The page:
Look no further than these brilliant Western Australian locations for a true-blue taste of the Goldfields.
Laverton is nestled in nearly inhospitable soils in the Northern Goldfields, on the fringe of the Great Victoria Desert. About as remote as the Golden Outback gets, this far-flung patch of civilisation once epitomised Australia’s Wild West, but now it’s a vibrant pit stop for intrepid travellers on the road to Uluru, or even Queensland.
Laverton’s history is one of resilience and gutsiness in the face of adversity. The townspeople have weathered the abrupt end of the gold rush, a ravaging cyclone, the removal of the rail that connected them to cities, and the Great Depression of the 1930s. Today, this proud heritage, the town’s trove of Indigenous culture and its modern nickel-mining operations have breathed new life into Laverton.
Leonora is a quintessentially charming Goldfields town that lies 230 kilometres north of Kalgoorlie. Its streetscape is characterised by heritage miners’ cottages and Victorian shopfronts. Leonora survives as a thriving outback hub with a vibrant community, but the neighbouring town of Gwalia was not as lucky. Ghost towns like Gwalia pepper the Goldfields region, serving as eerie, 3D relics of bygone gold rush riches.
In the heart of Western Australia’s Goldfields country, Kalgoorlie-Boulder is a surprising cultural haven six hours east of Perth. The grand, colonial buildings that line Kalgoorlie’s streets echo the town’s gold rush prosperity, and today many of them house photography, painting and sculpture studios; art retail outlets; and exhibition spaces, which host regular competitions for local and visiting artists.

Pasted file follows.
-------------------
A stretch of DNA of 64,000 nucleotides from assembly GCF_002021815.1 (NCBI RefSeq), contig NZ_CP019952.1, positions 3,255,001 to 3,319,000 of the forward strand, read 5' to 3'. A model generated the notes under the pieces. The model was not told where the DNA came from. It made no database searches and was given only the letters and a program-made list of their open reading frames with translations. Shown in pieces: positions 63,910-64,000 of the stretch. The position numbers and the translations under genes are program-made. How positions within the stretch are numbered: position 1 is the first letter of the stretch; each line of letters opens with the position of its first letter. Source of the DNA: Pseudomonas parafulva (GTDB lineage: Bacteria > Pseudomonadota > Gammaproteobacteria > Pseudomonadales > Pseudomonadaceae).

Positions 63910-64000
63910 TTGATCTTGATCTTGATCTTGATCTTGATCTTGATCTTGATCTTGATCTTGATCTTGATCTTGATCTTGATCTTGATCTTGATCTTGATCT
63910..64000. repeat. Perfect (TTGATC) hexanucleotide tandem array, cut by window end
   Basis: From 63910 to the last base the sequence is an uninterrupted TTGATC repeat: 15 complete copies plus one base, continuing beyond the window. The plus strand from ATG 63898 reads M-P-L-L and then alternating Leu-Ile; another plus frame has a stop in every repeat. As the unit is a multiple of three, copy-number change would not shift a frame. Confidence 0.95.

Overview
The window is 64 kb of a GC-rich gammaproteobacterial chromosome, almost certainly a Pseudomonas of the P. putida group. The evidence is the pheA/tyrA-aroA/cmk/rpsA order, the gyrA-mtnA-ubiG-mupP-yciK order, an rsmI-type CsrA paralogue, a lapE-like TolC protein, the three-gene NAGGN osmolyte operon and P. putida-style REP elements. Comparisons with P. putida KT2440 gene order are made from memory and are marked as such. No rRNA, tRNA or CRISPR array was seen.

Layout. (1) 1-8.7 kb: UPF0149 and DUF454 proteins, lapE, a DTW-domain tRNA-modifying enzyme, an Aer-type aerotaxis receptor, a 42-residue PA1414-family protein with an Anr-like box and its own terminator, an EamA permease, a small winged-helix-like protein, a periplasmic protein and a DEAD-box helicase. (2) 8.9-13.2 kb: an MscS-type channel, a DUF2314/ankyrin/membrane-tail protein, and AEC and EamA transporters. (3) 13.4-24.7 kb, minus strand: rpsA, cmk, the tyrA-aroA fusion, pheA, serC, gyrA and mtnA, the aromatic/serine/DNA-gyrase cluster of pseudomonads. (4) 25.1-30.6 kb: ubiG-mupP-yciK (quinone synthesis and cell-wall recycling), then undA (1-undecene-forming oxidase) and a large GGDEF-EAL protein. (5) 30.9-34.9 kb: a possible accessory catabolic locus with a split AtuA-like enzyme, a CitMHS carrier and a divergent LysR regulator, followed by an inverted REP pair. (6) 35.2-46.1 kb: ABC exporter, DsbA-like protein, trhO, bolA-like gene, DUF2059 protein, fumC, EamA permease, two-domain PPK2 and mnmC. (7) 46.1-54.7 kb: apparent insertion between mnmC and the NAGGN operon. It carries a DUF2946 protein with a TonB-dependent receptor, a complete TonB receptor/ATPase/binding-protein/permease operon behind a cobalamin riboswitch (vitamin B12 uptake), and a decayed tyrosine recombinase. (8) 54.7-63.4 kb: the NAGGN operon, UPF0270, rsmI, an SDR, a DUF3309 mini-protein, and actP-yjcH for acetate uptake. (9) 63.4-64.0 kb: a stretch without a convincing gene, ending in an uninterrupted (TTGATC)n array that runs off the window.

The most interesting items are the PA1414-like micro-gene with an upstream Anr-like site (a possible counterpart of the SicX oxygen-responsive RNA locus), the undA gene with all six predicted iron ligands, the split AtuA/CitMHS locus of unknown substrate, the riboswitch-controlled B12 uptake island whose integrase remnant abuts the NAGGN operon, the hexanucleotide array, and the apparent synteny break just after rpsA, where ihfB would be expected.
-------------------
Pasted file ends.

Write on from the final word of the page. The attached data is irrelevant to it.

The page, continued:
Head to the Museum of the Goldfields for a glimpse into Kalgoorlie’s golden glory days, when the unassuming outback town catapulted Western Australia onto the world stage. Marvel at the state’s most extensive gold bar and nugget collection, and other artefacts that convey the lifestyle and hardships of gold rush families.
At one point, Coolgardie was regarded as the ‘mother of the Western Australia’s Goldfields’, and had a 30,000-strong population, which has since depleted to fewer than 1000 people. Though the gold rush glory days have waned, Coolgardie’s streetscape – full to the brim with lofty arches and elaborate balconies – exudes all the pageantry of a town built on gold.
For a dose of remote desert vistas and untouched outback flora, why not embark on the two-hour Holland Track that that links Broomehill with Coolgardie? This drive is an unequivocal bucket list item for four-wheel drive enthusiasts, but be warned: it’s not for the faint of heart!